Holding Your Ground Against Anxiety

Aptitude

Anxiety is a common experience in everyone’s life. Anxiety normally occurs due to a fear or worry of a possible event. A lot of things may make us feel extremely tense and anxious such as problems at work, taking a test, or making an important decision. Whenever we get anxious, we tend to experience certain fear-inducing thoughts (like getting hurt, embarrassing yourself), emotions (like worry, irritation), and bodily experiences (like shortness of breath, a racing heart, sweaty palms) which are quite uncomfortable. For many of us, it is easy to calm ourselves in the face of such a situation. For some of us however, it’s not that easy.

Grounding is a psychological therapeutic technique that helps keep one in the present. It brings one’s focus to the here and now. These techniques help manage overwhelming feelings or intense anxiety by calming your mind and removing cluttered thoughts. They help regain mental focus from an intensely emotional state. Different strategies work for different people, and there is no “wrong” way to ground yourself. The main aim is to keep your mind and body connected and working together.

Some useful grounding techniques are as follows:

1. Breathe slowly and steadily from your core. Imagine letting fear and worry go, evaporating along with each breath.

2. Trace your hands against the physical outline of your body. Experience your own presence in the world.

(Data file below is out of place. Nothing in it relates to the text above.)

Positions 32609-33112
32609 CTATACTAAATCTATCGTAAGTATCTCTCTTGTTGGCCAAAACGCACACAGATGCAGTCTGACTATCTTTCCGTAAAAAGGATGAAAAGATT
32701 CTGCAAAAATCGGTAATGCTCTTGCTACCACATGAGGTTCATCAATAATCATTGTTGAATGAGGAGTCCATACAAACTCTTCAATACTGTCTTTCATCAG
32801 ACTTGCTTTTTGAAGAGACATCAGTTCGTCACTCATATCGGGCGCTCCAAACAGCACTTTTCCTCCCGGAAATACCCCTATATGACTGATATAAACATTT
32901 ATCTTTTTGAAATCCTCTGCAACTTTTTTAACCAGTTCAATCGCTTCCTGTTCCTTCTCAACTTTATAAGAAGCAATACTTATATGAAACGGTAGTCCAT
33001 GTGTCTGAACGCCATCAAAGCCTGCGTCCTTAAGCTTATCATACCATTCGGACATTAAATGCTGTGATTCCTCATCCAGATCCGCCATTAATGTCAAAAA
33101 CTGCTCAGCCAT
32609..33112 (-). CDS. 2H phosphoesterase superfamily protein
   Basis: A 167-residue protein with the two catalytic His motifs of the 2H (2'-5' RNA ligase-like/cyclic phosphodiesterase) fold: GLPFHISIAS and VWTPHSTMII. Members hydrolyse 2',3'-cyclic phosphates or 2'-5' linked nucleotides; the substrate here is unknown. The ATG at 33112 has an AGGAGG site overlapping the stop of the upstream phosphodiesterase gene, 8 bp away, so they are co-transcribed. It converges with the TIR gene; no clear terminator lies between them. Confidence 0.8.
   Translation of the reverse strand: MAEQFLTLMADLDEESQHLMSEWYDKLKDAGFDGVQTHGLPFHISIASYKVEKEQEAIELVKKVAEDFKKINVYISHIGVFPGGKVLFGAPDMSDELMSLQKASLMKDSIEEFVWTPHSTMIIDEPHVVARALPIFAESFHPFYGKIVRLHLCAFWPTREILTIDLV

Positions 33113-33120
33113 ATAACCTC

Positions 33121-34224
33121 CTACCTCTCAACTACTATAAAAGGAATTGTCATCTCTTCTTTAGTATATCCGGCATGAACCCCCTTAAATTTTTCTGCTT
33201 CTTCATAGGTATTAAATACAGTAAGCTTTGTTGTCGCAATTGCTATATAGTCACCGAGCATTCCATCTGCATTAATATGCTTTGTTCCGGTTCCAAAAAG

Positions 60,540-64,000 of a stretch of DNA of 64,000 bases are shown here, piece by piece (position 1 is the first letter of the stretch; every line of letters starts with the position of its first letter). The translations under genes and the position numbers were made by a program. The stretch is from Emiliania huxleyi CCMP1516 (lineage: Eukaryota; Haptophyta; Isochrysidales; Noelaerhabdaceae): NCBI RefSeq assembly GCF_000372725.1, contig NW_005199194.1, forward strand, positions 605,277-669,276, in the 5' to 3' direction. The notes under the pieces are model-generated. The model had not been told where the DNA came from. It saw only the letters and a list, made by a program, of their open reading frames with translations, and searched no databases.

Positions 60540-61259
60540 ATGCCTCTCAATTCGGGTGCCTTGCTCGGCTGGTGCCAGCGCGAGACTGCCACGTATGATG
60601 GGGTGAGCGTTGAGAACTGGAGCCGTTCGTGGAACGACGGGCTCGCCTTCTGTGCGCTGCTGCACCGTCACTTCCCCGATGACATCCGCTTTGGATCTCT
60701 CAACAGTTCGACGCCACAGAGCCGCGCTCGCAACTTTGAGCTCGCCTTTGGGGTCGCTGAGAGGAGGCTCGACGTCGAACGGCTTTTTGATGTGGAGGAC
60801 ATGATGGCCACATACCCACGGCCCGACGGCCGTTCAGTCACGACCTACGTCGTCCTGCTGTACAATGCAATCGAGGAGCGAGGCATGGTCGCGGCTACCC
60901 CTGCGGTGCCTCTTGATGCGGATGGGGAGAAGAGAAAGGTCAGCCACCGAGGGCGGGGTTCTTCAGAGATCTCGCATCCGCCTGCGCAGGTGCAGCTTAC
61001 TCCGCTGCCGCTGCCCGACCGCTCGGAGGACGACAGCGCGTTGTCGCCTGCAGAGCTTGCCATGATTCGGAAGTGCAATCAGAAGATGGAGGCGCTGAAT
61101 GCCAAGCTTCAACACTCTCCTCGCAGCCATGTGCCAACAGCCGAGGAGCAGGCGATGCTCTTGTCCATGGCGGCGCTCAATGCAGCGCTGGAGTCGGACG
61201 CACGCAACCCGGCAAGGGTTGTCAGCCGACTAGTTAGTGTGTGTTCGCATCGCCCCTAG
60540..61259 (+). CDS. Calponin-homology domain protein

3. List 5 really positive things in your life. Put the list where you’ll see it and remember that there’s more to the world than just panic and fear.

4. The “5-4-3-2-1” game: Name 5 things you can see in the room you’re in, 4 things you can feel right now (“chair on my back” or “feet on floor”), 3 things you can hear right now (“fingers tapping on keyboard” or “TV”), 2 things you can smell right now or like the smell of and 1 good thing about yourself.

5. Remind yourself of who you are now. Say your name. Say your age now. Say where you are now. Say what you have done today. Say what you will do next. For example: “My name is ________, and I am 54 years old. I am in my living room, in my home, in Chennai, Tamil Nadu, in India. I woke up early today. I had a shower and fed my dog. I just finished my coffee and toast. Soon I am going to walk to the bus stop and go to work. I am going to walk down ______ street and then turn left at the junction. Then I am going to….”

Grounding exercises are helpful for many situations where you find yourself becoming overwhelmed or distracted by troublesome memories, thoughts or feelings. They can be used in a wide variety of situations such as: feeling overcome by strong emotions like anxiety or anger; finding yourself bothered by repetitive stressful thoughts; experiencing a strong painful memory or a flashback of some traumatic event; or waking up from a nightmare with a pounding heart.

Grounding exercises can be used to help everyday stress and anxiety issues as well as severe anxiety-related disorders by helping bring you back down to earth, to the present.